PR: Do you think interactive art should seek its mission as a politically and socially involved project? Where do you find your works in this context?
PJ: There is definitely a large potential to work within this context. Interactivity as participation, interactivity as critical examination of the social, economic, cultural and technological status quo… Because interactive art is mostly based on the same digital technologies which constitute the shape of a human reality – I can imagine that it is predestined to be a tool for critical analysis. But at the same time interactive art is subjected not only to the same pressures as other arts, but is also based on technologies – the distribution of which is increasingly controlled by private companies. So, it is really hard to be active in this field and still be able to say important things.
PR: Which of your projects do you think have been most significant to your career so far?
PJ: Undoubtedly “Ping Melody”. Maybe not necessarily thinking in terms of career – even if this project has been recognized in many places – but as a kind of hub or a base from which I can wander in different directions.
PR: Regarding the Polish art scene, would you agree with the statement that interactive art is marginalized in it?
PJ: I don’t know… There are a lot of interactive projects now and many active artists. It’s funny, but interaction is still treated as a “new” form of artistic expression. What is really problematic is a lack of critical reflection in the field of “conditional arts” – artistic activities based on computer programming. Curators, theoreticians and gallerists typically can’t “read” the software – they are watching or hearing results produced by the software, but they can’t even touch the phenomenon related to the code itself – it is like trying and understanding music theory without the ability to read the musical notation.
PR: Which Polish interactive media projects would you recommend to international audiences as significant and representative?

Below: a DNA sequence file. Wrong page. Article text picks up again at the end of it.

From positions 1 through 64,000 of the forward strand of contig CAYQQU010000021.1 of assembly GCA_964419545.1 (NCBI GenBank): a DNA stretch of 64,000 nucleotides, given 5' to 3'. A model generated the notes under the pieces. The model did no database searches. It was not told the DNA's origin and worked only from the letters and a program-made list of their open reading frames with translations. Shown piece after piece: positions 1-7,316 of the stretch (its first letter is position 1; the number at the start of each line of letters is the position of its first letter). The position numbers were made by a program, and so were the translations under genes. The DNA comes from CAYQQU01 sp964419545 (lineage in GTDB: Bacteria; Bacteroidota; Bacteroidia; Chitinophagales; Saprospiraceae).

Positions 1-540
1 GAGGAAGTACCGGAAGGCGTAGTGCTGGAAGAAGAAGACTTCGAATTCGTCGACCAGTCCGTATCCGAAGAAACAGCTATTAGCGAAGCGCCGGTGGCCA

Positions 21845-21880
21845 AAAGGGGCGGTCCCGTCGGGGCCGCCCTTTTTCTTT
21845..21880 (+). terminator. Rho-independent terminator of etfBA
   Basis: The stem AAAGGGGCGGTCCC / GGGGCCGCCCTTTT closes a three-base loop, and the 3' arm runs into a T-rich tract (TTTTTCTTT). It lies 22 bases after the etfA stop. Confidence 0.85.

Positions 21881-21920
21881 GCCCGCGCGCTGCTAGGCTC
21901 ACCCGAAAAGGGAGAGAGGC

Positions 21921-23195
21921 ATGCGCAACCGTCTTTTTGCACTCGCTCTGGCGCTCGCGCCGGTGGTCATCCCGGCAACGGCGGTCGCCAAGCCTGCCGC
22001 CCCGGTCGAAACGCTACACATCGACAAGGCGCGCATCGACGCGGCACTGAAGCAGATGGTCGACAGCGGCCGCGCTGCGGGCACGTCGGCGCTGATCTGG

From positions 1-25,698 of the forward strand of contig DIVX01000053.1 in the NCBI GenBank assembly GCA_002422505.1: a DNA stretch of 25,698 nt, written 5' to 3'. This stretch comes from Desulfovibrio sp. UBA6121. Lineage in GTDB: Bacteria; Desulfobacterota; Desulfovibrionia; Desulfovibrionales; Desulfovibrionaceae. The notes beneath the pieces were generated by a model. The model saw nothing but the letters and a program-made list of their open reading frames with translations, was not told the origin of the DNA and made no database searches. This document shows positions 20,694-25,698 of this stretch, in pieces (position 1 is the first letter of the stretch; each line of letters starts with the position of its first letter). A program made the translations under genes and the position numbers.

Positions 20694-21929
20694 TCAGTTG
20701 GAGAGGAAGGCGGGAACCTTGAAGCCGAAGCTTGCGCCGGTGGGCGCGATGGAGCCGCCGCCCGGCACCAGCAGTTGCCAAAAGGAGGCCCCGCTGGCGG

PJ: I spent a huge part of last year traveling around the world, so I’m maybe not the best person to ask about that, but I think that there are a lot of great projects and artists in Poland right now. And because interactive art is very diverse, these projects are rather hard to describe within a fixed number of categories. Moreover, with my colleges from WRO Art Center we are in the process of selecting works for the upcoming WRO biennial, I’m still at a stage of looking at the current situation. But certainly, many of my favorite works will appear in the WRO biennial.
PR: Can you tell us more about your forthcoming projects? Which fields would you like to explore in the future?
PJ: Don’t like to reveal my plans too early but… as I mentioned just now I’m working with the WRO team on the upcoming biennial (inter alia on one of two new installations), and also – this time as a member of the “dæd bɑɪtz” group – I’m preparing parts of a project which may be described as very unusual opera for the Theatre Institute. One of my musical performances in China was recorded and probably will be released as a limited edition CD album very soon. I have some other collaborations in the pipeline, mostly related to music, at different stages of development. For next year I want to develop some projects with Chinese artists and finish and publish (as free software) my custom musical synthesis tool, which I created some time ago and have used in my own projects. There are some more events and projects on the horizon, and they will be announced on my webpage soon.
Intervieved by Patrycja Rup
Patrycja Rup – Polish culture manager & journalist. Lives and works in Budapest.